From Rob Field
With the government seemingly keen to speed up the mortgage process, it would have been advisable for it to have spoken to brokers, packagers and lenders to find out what really slows things down. It might then have got the necessary reality check – and some good ideas too.
As all efforts in this area are intended to cut delays, here are two ideas that may help:
All lenders should be obliged to upload data relating to all live mortgage accounts to Experian, Equifax and other credit reference agencies. This would require an industry-wide acceptance of the need to introduce technology, including the costs this inevitably entails, but most of all it would need a collective will to undertake the task.
As we all know a major demonstrator of the repayment covenant is the conduct of the current mortgage and this must be proved to the underwriter's satisfaction when a loan is applied for. I appreciate that while this can also be demonstrated via mortgage statements we know applicants often throw these away.
And though the conduct of the current mortgage can be ascertained via a mortgage reference, obtaining one can be like getting blood out of a stone, usually at an extortionate fee (£65-plus in many cases).
If the conduct of the mortgage account is not readily demonstrable you can be assured of weeks of delays in obtaining the requisite proof. In these instances advising the client of the potential additional costs and delay early in the process can avoid too high a level of expectation.
More emphasis must be placed on the applicant's responsibility to provide the necessary documentation in good time. Applicants themselves often slow down the chain by not responding quickly to requests for information which to them probably appear excessive and pedantic. This scenario is repeated all too frequently resulting in huge delays and potential errors, so that when you do finally receive what was asked for four weeks previously the case has become urgent.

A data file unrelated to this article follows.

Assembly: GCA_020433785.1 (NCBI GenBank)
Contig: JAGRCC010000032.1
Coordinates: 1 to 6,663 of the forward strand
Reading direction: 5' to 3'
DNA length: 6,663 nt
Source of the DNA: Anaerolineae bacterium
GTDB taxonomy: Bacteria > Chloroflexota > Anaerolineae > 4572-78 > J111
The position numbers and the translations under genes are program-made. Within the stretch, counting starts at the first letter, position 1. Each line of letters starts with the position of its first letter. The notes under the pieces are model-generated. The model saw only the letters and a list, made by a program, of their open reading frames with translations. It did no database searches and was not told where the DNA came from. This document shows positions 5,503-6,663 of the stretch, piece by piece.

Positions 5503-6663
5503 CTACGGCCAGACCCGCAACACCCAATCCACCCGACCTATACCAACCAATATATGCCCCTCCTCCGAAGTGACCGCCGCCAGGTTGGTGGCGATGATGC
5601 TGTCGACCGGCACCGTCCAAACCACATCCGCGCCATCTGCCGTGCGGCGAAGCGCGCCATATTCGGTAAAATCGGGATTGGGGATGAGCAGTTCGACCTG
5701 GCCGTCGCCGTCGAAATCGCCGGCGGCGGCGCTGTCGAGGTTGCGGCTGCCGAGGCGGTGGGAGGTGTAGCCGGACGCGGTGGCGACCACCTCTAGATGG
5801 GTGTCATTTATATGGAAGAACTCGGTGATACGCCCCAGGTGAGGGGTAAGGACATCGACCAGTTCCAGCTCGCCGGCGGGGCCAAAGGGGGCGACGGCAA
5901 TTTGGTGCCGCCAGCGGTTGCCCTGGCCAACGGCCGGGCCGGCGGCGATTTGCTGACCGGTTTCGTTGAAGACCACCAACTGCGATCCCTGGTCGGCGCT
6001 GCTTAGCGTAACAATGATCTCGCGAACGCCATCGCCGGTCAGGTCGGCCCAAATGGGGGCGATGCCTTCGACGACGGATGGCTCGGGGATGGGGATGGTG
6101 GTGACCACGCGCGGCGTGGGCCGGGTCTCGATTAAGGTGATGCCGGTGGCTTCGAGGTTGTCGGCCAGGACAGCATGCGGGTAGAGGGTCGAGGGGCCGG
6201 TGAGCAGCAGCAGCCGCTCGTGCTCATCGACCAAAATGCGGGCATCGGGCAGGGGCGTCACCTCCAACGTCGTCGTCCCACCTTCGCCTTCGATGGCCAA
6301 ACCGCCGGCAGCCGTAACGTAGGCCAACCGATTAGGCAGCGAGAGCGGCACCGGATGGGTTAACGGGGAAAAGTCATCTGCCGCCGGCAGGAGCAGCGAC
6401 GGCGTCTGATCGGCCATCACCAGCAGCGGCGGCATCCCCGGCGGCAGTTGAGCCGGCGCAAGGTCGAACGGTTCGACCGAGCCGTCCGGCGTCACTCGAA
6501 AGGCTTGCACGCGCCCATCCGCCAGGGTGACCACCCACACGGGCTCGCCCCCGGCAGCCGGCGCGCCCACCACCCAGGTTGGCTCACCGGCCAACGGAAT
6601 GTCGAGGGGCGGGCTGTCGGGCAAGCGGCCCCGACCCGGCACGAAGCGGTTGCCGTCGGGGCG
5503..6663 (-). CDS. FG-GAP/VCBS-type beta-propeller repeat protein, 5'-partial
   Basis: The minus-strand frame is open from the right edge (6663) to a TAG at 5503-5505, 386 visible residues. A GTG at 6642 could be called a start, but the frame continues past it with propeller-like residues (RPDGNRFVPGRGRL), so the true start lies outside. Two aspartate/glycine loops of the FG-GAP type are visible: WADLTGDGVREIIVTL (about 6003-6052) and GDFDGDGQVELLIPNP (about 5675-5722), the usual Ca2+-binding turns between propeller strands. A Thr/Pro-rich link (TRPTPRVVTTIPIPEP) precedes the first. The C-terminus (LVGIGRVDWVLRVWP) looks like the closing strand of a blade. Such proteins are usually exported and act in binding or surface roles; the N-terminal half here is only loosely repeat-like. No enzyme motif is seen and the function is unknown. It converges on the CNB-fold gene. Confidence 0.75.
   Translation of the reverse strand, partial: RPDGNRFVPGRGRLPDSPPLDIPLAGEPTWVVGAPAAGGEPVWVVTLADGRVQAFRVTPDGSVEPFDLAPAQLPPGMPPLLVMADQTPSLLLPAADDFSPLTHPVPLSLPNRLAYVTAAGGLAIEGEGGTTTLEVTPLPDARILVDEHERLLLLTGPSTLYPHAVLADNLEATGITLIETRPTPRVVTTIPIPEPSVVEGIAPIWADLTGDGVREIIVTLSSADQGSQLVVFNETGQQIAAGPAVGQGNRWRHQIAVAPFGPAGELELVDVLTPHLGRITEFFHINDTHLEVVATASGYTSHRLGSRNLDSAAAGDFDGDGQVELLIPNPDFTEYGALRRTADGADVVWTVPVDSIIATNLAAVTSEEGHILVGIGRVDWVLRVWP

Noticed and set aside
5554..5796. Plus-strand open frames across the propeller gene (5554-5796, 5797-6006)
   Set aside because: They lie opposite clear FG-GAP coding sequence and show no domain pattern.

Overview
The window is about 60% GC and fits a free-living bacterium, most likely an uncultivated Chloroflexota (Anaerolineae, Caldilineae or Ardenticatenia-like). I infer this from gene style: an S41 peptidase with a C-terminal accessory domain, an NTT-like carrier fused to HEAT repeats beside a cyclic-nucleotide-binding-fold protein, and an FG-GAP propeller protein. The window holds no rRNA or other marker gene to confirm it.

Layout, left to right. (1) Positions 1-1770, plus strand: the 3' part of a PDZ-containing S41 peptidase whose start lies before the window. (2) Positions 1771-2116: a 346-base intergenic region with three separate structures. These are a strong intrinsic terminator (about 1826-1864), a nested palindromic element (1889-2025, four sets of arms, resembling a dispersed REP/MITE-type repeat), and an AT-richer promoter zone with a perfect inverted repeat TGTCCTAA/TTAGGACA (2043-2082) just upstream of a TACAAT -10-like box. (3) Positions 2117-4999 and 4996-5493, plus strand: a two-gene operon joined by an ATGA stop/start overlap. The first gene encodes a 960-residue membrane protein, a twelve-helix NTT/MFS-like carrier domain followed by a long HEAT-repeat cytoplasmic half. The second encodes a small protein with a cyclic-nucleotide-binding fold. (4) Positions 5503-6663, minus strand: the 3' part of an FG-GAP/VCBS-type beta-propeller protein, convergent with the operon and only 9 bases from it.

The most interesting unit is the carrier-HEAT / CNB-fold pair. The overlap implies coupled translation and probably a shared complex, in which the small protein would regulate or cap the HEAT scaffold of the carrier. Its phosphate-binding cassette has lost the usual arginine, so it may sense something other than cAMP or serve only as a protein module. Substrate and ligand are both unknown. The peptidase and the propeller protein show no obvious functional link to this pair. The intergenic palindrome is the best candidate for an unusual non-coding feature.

Rather than insist on a seller's pack, why not concentrate on a buyer's checklist of what will be required i.e. the documents you will need to successfully obtain mortgage funding? Clients should obtain their last six months' bank statements, most recent mortgage statement, two recent utility bills, two forms of ID and so on. This would fully prepare the client before approaching a broker, packager or lender.
If the chosen lender does not need bank statements then those received are surplus to requirements and can be simply kept on file. They will however be useful in the event that a different lender is chosen during the process and these statements form part of its underwriting criteria.
Perhaps we could also include in the checklist a copy of the client's own credit file. Again, many people will commit to a purchase of a property and agree a figure with a mortgage product in mind only to find out at the formal application stage that there is adverse credit registered against them of which they were unaware.
The broker might not – or cannot – advise the nature of the entry against the client for fear of repercussions under the Data Protection Act even though this is information about them.
Depending on the type and the severity of the adverse information the choice of lender could be restrictive and perhaps the interest rate unmanageable. This would obviously lead to the collapse of the chain and further delays.
But if the client has their credit file to hand, it is much easier to choose a lender in the light of information contained in it.
If an applicant was obliged to obtain a copy of their own credit file at the time of application, this might be a way of avoiding multiple searches by various prospective lenders and the detrimental effect this potentially has on the applicant's credit rating for lending purposes. There is also an argument to suggest that reviews of credit files are undertaken on an annual basis as part of a wealth check.
While we all have to ensure that we are doing the best for our clients, some emphasis has to be placed on their responsibility as prospective borrowers.
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